If you price up brand new Xenon facelift headlamps from Euro Car Parts, I believe they come in at around £1200. You can get refurbished Xenon facelift headlamps for around £400 the pair and you'll likely get £100+ back for your pre-facelift Xenon's. All E39's have the same headlamps, there's nothing specific about them for an M5.

Cheers, Dennis!
 

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Hi Dennis,
Wow, you have amazing knowledge. Thank you so much!
One final question. Where I get in and out of the car, the driver's seat on the exterior side edge has a patch of grey suede, where the seat color has worn off. Plus there are some tiny thin cracks generally on the seats.
What product do you recommend to add back the color and restore the seats back to as new as possible?

Thanks, Chris
 

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I'm more of the opinion to keep it absolutely original. Unmolested cars are very hard to find, let alone one-owner with low miles and full BMW service history. If someone wants to 'update' it then they easily can if that's really their thing, but non-period things can put off people with money looking for originality in a market already full of blinged-up tat. Updating the steering wheel could raise 'was the airbag recall done?' type questions. Your car will stand out in the crowd if it is still 'right' and not got-at.

The pre-facelift headlamps are a doddle to open and dry out. The outer lens surface can be polished to be clear again. Low cost, simple and original.

Good luck with the sale!
 

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Would you do the work first and try to sell for 'top dollar', or sell it 'as is' at a reduced price?
You can't go wrong either way IMO.

You will probably lose money if you pay someone to fix everything, unless you are really lucky and find a buyer who is both impatient and has money to burn. You will have to spend some time as well.

Obviously fix any oil leaks or things that would require immediate maintenance from the next owner. Perhaps pay for a pre-pre-purchase inspection.

However, it might be fun for you to make the car as perfect as possible and try your luck on BaT...
 

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You can't go wrong either way IMO.

You will probably lose money if you pay someone to fix everything, unless you are really lucky and find a buyer who is both impatient and has money to burn. You will have to spend some time as well.

Obviously fix any oil leaks or things that would require immediate maintenance from the next owner. Perhaps pay for a pre-pre-purchase inspection.

However, it might be fun for you to make the car as perfect as possible and try your luck on BaT...
Oil leaks!? Not possible surely?! I have decided to get the car looking and performing as new! I will also get a pre-purchase inspection too!
 

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Discussion Starter #13
I'm more of the opinion to keep it absolutely original. Unmolested cars are very hard to find, let alone one-owner with low miles and full BMW service history. If someone wants to 'update' it then they easily can if that's really their thing, but non-period things can put off people with money looking for originality in a market already full of blinged-up tat. Updating the steering wheel could raise 'was the airbag recall done?' type questions. Your car will stand out in the crowd if it is still 'right' and not got-at.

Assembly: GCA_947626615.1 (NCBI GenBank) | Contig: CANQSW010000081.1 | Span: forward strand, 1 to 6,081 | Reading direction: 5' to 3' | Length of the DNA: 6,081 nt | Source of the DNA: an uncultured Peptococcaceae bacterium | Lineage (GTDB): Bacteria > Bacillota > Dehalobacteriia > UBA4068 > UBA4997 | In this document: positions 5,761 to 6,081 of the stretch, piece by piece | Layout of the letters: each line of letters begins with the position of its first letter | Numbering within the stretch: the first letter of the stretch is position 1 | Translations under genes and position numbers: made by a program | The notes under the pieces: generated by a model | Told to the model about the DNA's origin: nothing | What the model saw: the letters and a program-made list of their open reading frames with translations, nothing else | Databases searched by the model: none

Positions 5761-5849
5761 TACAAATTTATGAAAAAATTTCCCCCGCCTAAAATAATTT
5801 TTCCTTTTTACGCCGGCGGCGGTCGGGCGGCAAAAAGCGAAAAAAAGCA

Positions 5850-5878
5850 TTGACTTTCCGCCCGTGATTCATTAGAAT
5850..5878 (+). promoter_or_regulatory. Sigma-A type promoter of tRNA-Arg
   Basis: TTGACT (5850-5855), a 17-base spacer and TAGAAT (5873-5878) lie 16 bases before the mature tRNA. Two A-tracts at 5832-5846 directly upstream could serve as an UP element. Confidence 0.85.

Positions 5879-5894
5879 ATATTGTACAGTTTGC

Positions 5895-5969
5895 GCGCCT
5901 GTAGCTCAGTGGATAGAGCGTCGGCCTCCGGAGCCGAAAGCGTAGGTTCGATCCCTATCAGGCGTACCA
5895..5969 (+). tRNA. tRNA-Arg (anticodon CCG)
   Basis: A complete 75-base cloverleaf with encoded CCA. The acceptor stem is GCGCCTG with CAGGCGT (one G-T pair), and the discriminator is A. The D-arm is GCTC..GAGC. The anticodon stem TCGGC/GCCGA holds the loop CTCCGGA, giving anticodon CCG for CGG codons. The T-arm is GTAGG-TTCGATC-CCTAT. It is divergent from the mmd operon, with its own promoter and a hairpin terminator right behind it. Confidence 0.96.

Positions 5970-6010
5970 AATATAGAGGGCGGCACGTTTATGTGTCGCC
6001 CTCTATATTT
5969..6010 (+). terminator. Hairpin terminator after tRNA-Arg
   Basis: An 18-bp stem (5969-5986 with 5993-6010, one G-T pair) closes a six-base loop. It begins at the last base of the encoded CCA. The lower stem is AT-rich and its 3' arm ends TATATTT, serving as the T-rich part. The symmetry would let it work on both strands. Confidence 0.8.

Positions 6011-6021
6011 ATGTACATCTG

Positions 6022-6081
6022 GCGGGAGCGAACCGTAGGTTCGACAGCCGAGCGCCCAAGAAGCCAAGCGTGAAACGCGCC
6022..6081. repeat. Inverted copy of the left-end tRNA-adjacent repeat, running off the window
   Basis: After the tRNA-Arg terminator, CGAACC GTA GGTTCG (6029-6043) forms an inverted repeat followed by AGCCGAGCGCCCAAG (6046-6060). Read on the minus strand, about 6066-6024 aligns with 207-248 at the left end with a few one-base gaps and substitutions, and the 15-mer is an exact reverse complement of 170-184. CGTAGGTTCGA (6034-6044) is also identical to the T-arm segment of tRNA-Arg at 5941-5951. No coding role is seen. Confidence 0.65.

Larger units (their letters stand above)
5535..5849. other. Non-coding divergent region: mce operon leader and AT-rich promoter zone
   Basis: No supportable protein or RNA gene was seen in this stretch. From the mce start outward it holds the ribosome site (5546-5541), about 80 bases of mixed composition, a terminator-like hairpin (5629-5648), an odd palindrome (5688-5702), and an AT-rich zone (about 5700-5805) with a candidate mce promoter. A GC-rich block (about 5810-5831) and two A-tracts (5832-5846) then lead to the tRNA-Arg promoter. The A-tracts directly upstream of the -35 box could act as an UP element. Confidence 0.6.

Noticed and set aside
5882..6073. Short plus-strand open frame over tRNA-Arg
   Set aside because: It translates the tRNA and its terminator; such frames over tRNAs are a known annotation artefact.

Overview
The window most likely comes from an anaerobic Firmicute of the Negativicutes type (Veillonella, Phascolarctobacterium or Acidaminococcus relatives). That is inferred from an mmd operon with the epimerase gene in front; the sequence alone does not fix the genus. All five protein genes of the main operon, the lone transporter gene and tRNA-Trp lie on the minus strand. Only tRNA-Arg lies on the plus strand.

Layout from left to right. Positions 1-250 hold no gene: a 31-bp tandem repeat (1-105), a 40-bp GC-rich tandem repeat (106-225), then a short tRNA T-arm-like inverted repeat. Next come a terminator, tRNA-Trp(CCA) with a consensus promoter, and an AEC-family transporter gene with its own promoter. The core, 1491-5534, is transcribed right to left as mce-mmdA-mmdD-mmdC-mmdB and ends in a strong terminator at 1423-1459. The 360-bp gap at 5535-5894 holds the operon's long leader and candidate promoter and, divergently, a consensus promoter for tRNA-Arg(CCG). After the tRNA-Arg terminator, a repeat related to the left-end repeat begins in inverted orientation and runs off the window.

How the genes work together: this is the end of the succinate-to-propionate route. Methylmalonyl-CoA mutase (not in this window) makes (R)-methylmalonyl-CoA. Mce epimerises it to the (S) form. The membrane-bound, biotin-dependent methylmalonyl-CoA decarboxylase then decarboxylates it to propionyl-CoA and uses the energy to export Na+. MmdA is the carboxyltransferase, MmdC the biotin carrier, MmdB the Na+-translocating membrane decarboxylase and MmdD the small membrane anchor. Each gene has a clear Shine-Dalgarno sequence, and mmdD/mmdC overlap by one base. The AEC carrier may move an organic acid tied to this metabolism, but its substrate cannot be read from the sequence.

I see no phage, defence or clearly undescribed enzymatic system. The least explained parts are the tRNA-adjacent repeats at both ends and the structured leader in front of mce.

The pre-facelift headlamps are a doddle to open and dry out. The outer lens surface can be polished to be clear again. Low cost, simple and original.

Good luck with the sale!
Thanks, I will investigate how to dry out the headlamps. Do I just remove the light grey plug thingys at the top and use a hair dryer?

Regards, Chris
 

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I tried that method but it takes forever and doesn't get enough water out. The complete headlamp comes out easily after removing 4 screws. The front clear cover assembly then just unclips which allows you to get all the water out of the back (and replace any broken adjusters). The round glass lenses are held into the front cover assembly with metal clips that can be gently moved off with pliers. You can then get right inside the front cover with a hair dryer and fully dry it out. New gaskets used to be available to seal them up again so that they stay dry for longer. The headlights have breather tubes so they aren't a fully sealed unit but I think water gets in around the gasket when it gets old.
 

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The age old question. How to make the car most attractive, without making decisions the new owner might not like. I think cosmetic stuff should be done, because who doesn't want an attractive car? I believe all new outer lens can be purchased for 2000 era headlights, can be made to look brand new.

But I would not advise changing things like going post-facelift - expensive and maybe not what prospective owners are looking for. I'd also let the new owner make decisions on things like tire and brake pad brands, if needed. Over here double glaze windows would be super rare, not sure about over there.

There have been a number of "get an E39 M5 now" type articles in the past few months. I'd suggest finding the links and including some in your advertisement. Again not sure about cross the pond differences but here's a good resource to track E39 M5 sale prices: E39 M5 GL!